Bee Venom Therapy and Disease

Bee Venom Therapy is the use of bee venom to treat diseases using a live bee or bee venom injection. Honeybee venom is produced by two glands associated with the sting apparatus of worker bees. 88 percent of venom is water. The fructose, glucose, and phospholipid contents of venom are similar to those in bee’s blood. Atleast eighteen pharmacologically active components have been described, including several peptides  amines and enzymes.

While snake venom is coagulant, bee venom is hemorrhagic. A honey bee can inject 0.1 mg of venom via its stinger. Before the treatment, person are tested for any sensitivity towards the venom. For this, a underdose of bee venom is injected into the body and the patient is then observed overnight. When and if the injectable bee venom can be legally used by physicians, the same therapy is used as with the live bee. The similarly amount of venom (one bee is equal to approximately 0.1 mg pure dry bee venom) can be injected with a needle intradermally to imitate the live bee, and it produces the similar effects.

Bee Venom Therapy and Disease

Bee Venom TherapyHistorically, bee venom was administered with live bees by stimulating them to sting in the affected area, trigger points or acupuncture points. Depending on the nature of the illness, the standardized venom can be used in a cream, ointment or liniment, injection form. Next to the effect of a live bee, injectable venom solution is considered to be a standard procedure to apply bee venom. The application of venom solution with  ultrasonophoresis or electrophoresis is practiced in China and Europe.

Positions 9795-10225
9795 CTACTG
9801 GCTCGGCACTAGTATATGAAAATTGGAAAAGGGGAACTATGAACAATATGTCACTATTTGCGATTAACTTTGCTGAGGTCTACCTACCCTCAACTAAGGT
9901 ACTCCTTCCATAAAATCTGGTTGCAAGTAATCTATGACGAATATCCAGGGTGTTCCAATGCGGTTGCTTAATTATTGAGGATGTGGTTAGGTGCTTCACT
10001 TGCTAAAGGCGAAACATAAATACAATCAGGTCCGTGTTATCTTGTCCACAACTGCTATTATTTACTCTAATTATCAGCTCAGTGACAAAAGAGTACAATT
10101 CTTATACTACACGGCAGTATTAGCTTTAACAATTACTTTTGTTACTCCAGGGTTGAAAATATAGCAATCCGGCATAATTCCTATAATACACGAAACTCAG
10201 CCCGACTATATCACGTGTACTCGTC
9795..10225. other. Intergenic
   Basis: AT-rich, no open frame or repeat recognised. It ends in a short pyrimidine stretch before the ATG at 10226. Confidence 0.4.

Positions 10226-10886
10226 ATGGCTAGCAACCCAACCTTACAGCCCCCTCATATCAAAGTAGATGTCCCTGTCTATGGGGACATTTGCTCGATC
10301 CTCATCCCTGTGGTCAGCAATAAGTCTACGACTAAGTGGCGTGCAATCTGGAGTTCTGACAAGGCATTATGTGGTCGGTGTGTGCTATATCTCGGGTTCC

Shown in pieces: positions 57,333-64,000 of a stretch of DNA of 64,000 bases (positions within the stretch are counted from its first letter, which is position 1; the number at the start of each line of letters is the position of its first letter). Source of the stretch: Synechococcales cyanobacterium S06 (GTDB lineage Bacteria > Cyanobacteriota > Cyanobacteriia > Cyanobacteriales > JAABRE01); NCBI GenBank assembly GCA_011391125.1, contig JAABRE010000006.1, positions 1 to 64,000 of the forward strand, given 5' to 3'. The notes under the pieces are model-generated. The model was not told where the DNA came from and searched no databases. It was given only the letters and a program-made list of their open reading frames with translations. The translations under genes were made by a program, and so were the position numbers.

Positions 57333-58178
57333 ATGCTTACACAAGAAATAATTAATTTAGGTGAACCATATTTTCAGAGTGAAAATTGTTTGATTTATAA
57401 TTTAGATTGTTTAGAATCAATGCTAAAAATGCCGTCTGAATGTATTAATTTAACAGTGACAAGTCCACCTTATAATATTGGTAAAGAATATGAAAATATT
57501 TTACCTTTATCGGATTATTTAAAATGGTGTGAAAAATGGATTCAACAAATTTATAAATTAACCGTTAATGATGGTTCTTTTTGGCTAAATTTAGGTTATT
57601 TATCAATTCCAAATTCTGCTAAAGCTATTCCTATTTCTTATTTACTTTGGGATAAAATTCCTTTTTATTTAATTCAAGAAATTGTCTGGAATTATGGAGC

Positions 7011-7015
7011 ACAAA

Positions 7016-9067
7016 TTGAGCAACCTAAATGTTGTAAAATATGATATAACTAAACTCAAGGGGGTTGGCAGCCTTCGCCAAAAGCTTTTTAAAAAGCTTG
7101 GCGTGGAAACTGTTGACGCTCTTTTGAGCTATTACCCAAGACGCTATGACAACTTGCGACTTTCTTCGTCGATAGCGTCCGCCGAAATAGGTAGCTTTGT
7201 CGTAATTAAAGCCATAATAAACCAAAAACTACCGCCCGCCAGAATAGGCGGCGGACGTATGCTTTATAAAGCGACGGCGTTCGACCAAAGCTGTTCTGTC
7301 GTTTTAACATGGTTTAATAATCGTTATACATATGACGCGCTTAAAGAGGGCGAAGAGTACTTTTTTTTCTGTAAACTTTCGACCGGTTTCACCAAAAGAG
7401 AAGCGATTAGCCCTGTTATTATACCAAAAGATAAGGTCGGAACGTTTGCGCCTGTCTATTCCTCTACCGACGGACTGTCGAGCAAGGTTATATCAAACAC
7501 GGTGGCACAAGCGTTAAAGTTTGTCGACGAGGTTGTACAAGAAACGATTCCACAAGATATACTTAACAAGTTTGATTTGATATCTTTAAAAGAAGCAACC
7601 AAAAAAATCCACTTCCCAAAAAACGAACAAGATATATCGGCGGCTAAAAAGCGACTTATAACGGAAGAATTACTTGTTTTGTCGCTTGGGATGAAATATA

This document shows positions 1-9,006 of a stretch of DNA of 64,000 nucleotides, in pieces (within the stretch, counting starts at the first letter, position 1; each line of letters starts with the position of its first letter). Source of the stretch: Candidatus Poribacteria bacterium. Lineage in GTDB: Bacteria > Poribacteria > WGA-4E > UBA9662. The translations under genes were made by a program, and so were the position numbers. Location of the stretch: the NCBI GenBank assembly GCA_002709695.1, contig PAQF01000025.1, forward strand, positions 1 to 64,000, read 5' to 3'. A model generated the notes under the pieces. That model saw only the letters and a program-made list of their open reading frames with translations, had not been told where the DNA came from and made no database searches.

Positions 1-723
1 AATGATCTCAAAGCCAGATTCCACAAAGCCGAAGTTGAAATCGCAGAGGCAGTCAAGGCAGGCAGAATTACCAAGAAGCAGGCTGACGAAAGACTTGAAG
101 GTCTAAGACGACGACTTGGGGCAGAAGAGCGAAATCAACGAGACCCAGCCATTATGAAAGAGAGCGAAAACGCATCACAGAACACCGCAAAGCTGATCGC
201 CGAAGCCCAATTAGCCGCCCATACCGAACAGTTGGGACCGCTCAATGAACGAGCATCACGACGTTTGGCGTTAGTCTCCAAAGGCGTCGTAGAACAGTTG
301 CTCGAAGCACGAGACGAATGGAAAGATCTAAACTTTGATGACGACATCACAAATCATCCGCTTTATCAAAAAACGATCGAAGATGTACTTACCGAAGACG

Subcutaneous use of  bee venom seems to be effective for bee sting desensitization in individuals with severe allergy to bee stings. Bee venom injections subcutaneously or by live bee stings are thought to stimulate an allergenic response, reduces leukocyte sensitivity to the allergen, and increases the number of  T-suppressor cells. Bee venom is approved by the FDA for the therapy of severe allergies to bee sting. This therapy usually provides 99% protection from allergic reactions to bee stings. Once bee venom therapy is stopped, the risk of an allergic reaction over the next 5 to 10 years is approximately 5% to 15%.